Improving Public Health by Utilizing a Systems Change Lens

JPHMP Editor-in-chief Lloyd Novick speaks with Kristina Y. Risley and Christina R. Welter about best practices for enacting change at different levels while describing the factors, processes, skills, and tools required for leading complex change. 

We live in an increasingly complex world. Against the backdrop of the COVID-19 pandemic, deepening racial, health, and social inequities have only accentuated this complexity. More than a traditional behavioral change approach is needed to address systemic challenges. Creating genuine, effective, equitable, and lasting change in our systems and institutions requires that we expand who we involve and how we think to ask questions that get to the root of problems and lead to solutions that work for everyone — especially those who are most impacted by our systems.

Leading Systems Change in Public HealthWritten for public health practitioners and partners, Leading Systems Change in Public Health: A Field Guide for Practitioners provides an inclusive process and framework with tools for implementing change that leads to transformation. This comprehensive resource translates academic and practice experiences into a roadmap that is approachable and easy to use, regardless of where you or your institution are on the journey to change. Leading Systems Change also features real-life public health systems change initiatives that apply concepts explored in the book.

I recently had the opportunity to speak with two of the book’s editors, Kristina Risley and Christina Welter. 

Kristina Risley

Kristina Y. Risley, DrPH, CPCC, is an Executive and Leadership Coach with Kris Risley Coaching. She has served the public health field in this role since being certified with the Co-Active Coaching Institute in 2004. Dr. Risley earned her DrPH in Maternal and Child Health from the University of Alabama at Birmingham. She also has a Master’s Degree in Developmental Psychology; she has a sincere interest in the intersection of human and public health workforce development.

Christina Welter

Christina R. Welter, DrPH, MPH is a nationally recognized policy practitioner, visionary leader, and practice-based researcher committed to helping organizations and communities co-create equity-centered systems change. She is the Director of the Doctorate in Public Health Leadership Program and a Clinical Assistant Professor in the Division of Health Policy and Administration at the University of Illinois at Chicago (UIC) School of Public Health. Dr. Welter’s scholarship focuses on mixed-method participatory action research and evaluation approaches to understand and address the structural determinants of health; facilitate learning, leadership development, and power building for structural change; and drive policy and systems change toward racial and economic justice.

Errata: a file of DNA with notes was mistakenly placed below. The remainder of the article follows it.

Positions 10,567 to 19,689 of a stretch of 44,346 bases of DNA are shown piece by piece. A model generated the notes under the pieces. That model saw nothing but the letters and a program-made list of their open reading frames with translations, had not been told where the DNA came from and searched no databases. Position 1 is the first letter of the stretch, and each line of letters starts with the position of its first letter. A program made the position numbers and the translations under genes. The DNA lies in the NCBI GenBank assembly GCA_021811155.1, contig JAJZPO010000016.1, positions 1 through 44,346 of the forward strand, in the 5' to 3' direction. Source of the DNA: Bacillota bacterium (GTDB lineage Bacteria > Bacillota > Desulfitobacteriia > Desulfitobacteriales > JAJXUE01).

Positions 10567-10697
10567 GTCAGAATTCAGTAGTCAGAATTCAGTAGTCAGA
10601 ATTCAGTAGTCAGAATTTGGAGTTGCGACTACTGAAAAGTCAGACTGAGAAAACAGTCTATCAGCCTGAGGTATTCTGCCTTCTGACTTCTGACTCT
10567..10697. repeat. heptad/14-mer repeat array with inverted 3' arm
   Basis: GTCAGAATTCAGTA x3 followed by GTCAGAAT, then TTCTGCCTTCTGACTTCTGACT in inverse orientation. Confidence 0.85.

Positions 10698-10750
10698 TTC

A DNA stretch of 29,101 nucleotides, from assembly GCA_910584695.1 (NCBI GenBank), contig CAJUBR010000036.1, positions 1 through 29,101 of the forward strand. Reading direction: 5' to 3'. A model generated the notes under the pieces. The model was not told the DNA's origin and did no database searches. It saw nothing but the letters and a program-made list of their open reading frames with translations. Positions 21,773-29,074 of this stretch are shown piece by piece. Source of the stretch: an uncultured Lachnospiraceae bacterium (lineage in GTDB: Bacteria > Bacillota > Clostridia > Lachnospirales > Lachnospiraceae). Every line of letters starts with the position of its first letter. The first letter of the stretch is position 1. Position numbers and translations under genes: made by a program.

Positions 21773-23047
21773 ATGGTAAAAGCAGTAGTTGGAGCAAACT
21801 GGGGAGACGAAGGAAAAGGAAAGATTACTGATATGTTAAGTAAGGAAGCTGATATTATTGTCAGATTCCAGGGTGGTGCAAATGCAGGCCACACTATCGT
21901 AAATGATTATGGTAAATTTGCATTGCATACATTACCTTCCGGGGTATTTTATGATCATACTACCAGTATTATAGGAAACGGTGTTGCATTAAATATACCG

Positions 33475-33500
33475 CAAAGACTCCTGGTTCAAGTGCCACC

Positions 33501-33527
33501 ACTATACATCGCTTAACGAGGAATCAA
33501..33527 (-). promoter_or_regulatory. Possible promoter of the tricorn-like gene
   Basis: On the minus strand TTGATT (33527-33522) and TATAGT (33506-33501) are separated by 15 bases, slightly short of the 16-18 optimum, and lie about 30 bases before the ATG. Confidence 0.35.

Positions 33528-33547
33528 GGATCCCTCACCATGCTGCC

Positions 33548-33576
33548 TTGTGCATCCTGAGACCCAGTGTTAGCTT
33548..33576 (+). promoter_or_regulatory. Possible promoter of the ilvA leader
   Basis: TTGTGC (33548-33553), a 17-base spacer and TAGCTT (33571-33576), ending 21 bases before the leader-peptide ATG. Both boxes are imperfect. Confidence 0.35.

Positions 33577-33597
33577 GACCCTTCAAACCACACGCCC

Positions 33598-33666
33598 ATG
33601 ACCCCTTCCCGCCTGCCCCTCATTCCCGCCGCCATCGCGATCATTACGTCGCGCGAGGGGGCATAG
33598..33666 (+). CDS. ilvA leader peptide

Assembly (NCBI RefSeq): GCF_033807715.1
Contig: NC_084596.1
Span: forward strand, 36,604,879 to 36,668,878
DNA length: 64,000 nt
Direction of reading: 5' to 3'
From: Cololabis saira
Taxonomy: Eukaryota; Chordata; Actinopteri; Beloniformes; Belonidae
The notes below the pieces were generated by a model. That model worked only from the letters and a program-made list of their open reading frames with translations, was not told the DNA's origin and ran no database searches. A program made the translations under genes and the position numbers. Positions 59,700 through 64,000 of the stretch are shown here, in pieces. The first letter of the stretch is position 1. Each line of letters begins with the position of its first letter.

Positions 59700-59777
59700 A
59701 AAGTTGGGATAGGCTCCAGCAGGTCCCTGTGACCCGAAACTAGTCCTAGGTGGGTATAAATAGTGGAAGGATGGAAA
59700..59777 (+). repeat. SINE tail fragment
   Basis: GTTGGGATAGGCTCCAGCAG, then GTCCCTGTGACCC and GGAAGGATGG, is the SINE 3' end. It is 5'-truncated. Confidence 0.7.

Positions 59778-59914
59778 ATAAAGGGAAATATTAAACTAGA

Listen to the Podcast:

Author Profile

Lloyd F. Novick
Lloyd F. Novick, MD, MPH, is Professor Emeritus of the Department of Public Health at the Brody School of Medicine, East Carolina University. Previously, he was chair of this Department. He has served as the Commissioner of Health and Secretary for Human Services of Vermont, Director of Health Services for Arizona, and Director of the Office of Public Health for New York State. Previous academic positions include Professor and Director of the Preventive Medicine Program for SUNY Upstate Medical University, Professor and Chair of Epidemiology at the University of Albany School of Public Health, and Clinical Professor and Director of the Teaching Program in Epidemiology and Public Health at the University of Vermont, College of Medicine. He is the Founding Editor and Editor-in-Chief of the Journal of Public Health Management and Practice. He is also editor of five books, including Public Health Administration: Principles for Population-Based Management; Public Health Issues in Disaster Preparedness; Community-Based Prevention Programs that Work; Public Health Leaders Tell Their Stories; and Health Problems in the Prison Setting. He is past president of the Association of Teachers of Prevention and Research (APTR) and the Association of State and Territorial Health Officials (ASTHO). He has received a number of national awards, including Special Recognition Award, American College of Preventive Medicine (2005); Duncan Clark Award, Association of Teachers of Preventive Medicine (2003); Yale University Distinguished Service Award (2003); Excellence in Health Administration, American Public Health Association (2001); and the Arthur T. McCormack Award, Association of State and Territorial Health Officials (1992). He is a graduate of Colgate University (BA), New York University (MD), and Yale University (MPH).

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